Number of Reviews: 6
Write a review
2 people found the following review helpful:
Puzzle Tree, October 7, 2022
The aptly named Arborea starts off as you enter a simulation of a Vast Forest. Setting a game in a simulation is a great IF trick that immediately circumvents certain common hurdles in text adventures.
It easily explains away the immediate proximity of the fjords to the desert and other geographical oddities for one.
Placing the protagonist in an obstacle-filled simulated world unknown to them mirrors the player's motivation in solving the problems in an oldschoolish puzzle romp such as this game. Just tackling the puzzles you encounter because they're there gets an extra layer of explanation (or a slightly more believable handwave) as "This is what the simulation throws at you. Now deal with it."
And of course, a sim offers a great opportunity for a short but nice (Spoiler - click to show)XYZZY joke.
The simulated geography is convenient for the in-game traversal of the terrain as well as for the player's out-of-game map making.
It's a compass-based hub-and-spokes design, where the spokes are subdivided in a limited number of locations (usually no more than three or four).
The different areas are not self-contained. Puzzles in one area often need wisdom and objects obtained in another. This necessitates several traversals of the map. At least one exploratory round to find and research all available obstacles, pick up anything that is not nailed down, and take notes about how to approach the different puzzles and in what order. A lot of associations and ideas for a strategy will pop up in the players head during this stage.
Solving the game will require a few more rounds of going back and forth as new locations open up. I never felt completely lost, as repeated exploration gave me new ideas, and there were always a few spokes I could try these ideas in.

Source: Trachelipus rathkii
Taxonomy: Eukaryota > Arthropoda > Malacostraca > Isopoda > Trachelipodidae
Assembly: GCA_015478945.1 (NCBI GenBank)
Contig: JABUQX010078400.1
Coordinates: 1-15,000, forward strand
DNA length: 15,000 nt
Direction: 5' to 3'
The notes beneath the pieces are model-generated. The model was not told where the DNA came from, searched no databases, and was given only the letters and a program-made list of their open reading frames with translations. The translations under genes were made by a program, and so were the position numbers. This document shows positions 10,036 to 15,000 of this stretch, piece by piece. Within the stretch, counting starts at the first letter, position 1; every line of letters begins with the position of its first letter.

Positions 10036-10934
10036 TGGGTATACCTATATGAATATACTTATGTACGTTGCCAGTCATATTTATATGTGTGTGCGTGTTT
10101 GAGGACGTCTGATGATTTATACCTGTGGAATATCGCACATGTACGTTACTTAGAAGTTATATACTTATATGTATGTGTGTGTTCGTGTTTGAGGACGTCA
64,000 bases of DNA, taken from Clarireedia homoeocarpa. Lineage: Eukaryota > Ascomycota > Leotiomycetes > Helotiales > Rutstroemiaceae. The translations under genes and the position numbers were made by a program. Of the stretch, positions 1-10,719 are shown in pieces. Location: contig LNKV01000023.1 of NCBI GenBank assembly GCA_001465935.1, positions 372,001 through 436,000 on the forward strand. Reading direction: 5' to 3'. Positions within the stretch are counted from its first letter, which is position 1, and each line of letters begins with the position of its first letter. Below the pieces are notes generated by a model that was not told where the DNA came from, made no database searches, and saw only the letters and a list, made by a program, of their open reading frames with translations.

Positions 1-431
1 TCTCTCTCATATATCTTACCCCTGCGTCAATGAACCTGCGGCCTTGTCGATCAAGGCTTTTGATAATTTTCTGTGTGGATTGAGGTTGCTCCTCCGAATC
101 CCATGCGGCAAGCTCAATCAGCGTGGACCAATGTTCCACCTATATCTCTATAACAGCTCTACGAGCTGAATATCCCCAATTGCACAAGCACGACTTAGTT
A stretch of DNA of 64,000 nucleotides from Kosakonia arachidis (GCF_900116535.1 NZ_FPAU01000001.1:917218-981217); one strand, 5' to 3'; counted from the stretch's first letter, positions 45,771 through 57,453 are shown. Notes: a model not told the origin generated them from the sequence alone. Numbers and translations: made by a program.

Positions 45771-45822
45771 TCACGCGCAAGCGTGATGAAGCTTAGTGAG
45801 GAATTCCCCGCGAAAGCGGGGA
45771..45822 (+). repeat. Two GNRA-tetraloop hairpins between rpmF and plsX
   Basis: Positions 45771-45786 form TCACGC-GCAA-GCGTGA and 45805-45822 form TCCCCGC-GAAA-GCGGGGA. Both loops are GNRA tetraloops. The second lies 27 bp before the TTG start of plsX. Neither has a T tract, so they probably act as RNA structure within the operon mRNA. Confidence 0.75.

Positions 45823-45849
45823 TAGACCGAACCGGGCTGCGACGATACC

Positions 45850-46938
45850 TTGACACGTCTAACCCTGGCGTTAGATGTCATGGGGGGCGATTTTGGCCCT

Although many of the puzzles are tightly interconnected, the game is not completely linear. Several of the spokes contain loose objects, with nothing restricting the player from taking them. These can all serve as that first loose thread to start pulling and get the ball rolling.
The puzzles themselves are varied. Some use of machinery, some manipulation of NPCs, plenty of variations on the classic lock-and-key theme.
The difficulty will probably depend a lot on how the player's brain is wired and their experience with oldschool games. The hardness of the problems mostly relates to the level of associative thinking is needed to intuit the solution. Many times straightforward application of real world knowledge will prove successful, other times the player might let their mind drift and use a certain kind of "moon logic" to make the necessary leap of imagination.
I found that there were plenty of clues available in the text. However, recognizing them does need the player to tune in to the game's style. As the pointers appear in the natural flow of the descriptions, the evocative writing can sometimes obscure a clue hidden in the middle of a descriptive paragraph.